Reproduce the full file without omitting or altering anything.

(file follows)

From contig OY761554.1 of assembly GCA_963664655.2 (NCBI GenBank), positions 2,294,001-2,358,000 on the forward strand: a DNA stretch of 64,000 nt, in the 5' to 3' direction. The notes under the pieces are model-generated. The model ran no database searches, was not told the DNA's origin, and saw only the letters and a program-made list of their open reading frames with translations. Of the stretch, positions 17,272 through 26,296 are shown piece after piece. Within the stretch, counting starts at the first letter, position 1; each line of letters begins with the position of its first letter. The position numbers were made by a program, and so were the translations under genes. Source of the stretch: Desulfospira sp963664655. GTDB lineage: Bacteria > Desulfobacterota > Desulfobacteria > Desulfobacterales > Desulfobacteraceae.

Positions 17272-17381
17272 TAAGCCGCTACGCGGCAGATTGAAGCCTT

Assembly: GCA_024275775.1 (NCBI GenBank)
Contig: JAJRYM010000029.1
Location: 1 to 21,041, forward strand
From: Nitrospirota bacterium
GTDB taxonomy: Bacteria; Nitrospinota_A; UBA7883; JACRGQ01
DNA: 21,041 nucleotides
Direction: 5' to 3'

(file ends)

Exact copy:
From contig OY761554.1 of assembly GCA_963664655.2 (NCBI GenBank), positions 2,294,001-2,358,000 on the forward strand: a DNA stretch of 64,000 nt, in the 5' to 3' direction. The notes under the pieces are model-generated. The model ran no database searches, was not told the DNA's origin, and saw only the letters and a program-made list of their open reading frames with translations. Of the stretch, positions 17,272 through 26,296 are shown piece after piece. Within the stretch, counting starts at the first letter, position 1; each line of letters begins with the position of its first letter. The position numbers were made by a program, and so were the translations under genes. Source of the stretch: Desulfospira sp963664655. GTDB lineage: Bacteria > Desulfobacterota > Desulfobacteria > Desulfobacterales > Desulfobacteraceae.

Positions 17272-17381
17272 TAAGCCGCTACGCGGCAGATTGAAGCCTT

Assembly: GCA_024275775.1 (NCBI GenBank)
Contig: JAJRYM010000029.1
Location: 1 to 21,041, forward strand
From: Nitrospirota bacterium
GTDB taxonomy: Bacteria; Nitrospinota_A; UBA7883; JACRGQ01
DNA: 21,041 nucleotides
Direction: 5' to 3'